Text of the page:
|Organisation :||Waterford County Museum|
|Article Title :||A Brief History of Mountain Castle|
|Page Title :||The McGraths|
|Page Number :||2|
|Publication Date :||19 October 2010|
|Expiry Date :||Never Expires|
In 1628 Philip McGrath, fourth in descent from the above mentioned Dónal, moved from Mountain Castle to the nearby fortified house of Sleady Castle, which, legend has it, was built for his new wife - the daughter of Lord Waterford - who refused to move in with him until something more becoming her status was build for her:
'[It] was built in 1628, as appears from a date on a chimney-piece, with the words Philipus Mac-grath. It is said the occasion of building the castle was a dispute between McGrath and his wife, who would not be reconciled until he had built her a castle on her own jointure, to do which he had such contributions from his vassals, that when it was finished, he was much richer than when the work began. A great quantity of oak was employed in this building, which is not more than a century erected.' (3)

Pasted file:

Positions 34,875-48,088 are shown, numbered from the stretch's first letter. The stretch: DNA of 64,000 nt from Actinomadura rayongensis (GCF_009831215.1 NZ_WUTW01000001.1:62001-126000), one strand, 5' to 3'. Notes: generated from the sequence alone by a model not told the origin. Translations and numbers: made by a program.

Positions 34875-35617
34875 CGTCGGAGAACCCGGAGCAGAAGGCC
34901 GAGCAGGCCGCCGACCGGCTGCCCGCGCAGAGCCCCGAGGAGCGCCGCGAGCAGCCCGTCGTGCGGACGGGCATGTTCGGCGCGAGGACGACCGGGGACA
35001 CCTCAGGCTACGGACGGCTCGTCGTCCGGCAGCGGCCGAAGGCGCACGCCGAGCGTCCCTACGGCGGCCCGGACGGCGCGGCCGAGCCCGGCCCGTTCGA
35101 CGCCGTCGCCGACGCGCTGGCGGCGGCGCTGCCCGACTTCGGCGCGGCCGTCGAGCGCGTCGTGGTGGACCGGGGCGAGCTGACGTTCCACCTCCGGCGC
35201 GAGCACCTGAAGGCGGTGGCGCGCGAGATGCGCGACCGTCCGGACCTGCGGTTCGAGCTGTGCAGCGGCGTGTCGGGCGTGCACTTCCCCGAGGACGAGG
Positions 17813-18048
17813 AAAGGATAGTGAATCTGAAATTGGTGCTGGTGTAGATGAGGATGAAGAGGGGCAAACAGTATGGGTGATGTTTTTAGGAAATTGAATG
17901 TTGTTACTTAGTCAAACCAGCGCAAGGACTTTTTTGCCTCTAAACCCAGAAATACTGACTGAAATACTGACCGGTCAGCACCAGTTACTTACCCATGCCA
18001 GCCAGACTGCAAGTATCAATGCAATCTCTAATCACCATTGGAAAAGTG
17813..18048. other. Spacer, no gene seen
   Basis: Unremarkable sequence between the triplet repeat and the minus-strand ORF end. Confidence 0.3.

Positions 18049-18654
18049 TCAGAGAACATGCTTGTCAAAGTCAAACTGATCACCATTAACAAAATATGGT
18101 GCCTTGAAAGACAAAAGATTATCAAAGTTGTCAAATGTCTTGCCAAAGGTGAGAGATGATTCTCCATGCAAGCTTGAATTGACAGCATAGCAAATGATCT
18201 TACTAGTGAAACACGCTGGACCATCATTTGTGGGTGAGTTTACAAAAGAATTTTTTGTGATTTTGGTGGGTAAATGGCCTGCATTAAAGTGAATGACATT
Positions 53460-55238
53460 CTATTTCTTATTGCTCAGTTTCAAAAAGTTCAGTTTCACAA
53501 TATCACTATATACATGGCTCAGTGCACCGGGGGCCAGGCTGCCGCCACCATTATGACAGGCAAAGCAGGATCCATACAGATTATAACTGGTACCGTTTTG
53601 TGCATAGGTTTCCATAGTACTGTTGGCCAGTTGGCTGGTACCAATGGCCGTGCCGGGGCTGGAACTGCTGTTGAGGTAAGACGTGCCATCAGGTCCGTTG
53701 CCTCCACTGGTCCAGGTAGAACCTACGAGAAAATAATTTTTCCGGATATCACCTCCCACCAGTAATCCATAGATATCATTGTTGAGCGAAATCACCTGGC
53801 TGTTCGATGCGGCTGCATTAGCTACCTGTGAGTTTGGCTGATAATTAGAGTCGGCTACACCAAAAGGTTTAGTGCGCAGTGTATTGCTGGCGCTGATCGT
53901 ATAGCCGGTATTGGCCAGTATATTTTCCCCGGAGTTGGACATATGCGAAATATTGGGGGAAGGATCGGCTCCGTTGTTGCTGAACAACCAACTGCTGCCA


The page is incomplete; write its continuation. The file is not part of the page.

Indeed the new castle was hardly a castle at all but rather a fortified mansion-house erected in the shape of a cross with many battlements, gables and chimneys.
Although Phillip McGrath departed from Mountain Castle in 1628, it is highly probable that he continued to lease the surrounding lands from Gearld FitzGearld of Dromana, (4) although who, if anyone, resided in Mountain Castle following Phillip's departure we cannot say.
Although the McGraths didn't own the lands at Mountain Castle they did possess quite a considerable portion of lands nearby at Sleady Castle. The Civil Survey of 1654 shows that 800 acres of Curraghnasleady and Ballykereene was owned by Phillip McGrath of Curragh na Sleady, 'Irish papist deceased'. Whether Phillip inherited these lands as part of the McGrath inheritance or whether they were acquired through the marriage of Phillip to the daughter of Lord Waterford, it is impossible to say. Certainly that Smith reports that Sleady Castle was built on her own jointure would suggest the latter.
(3) Charles Smith, History of Waterford, 1746.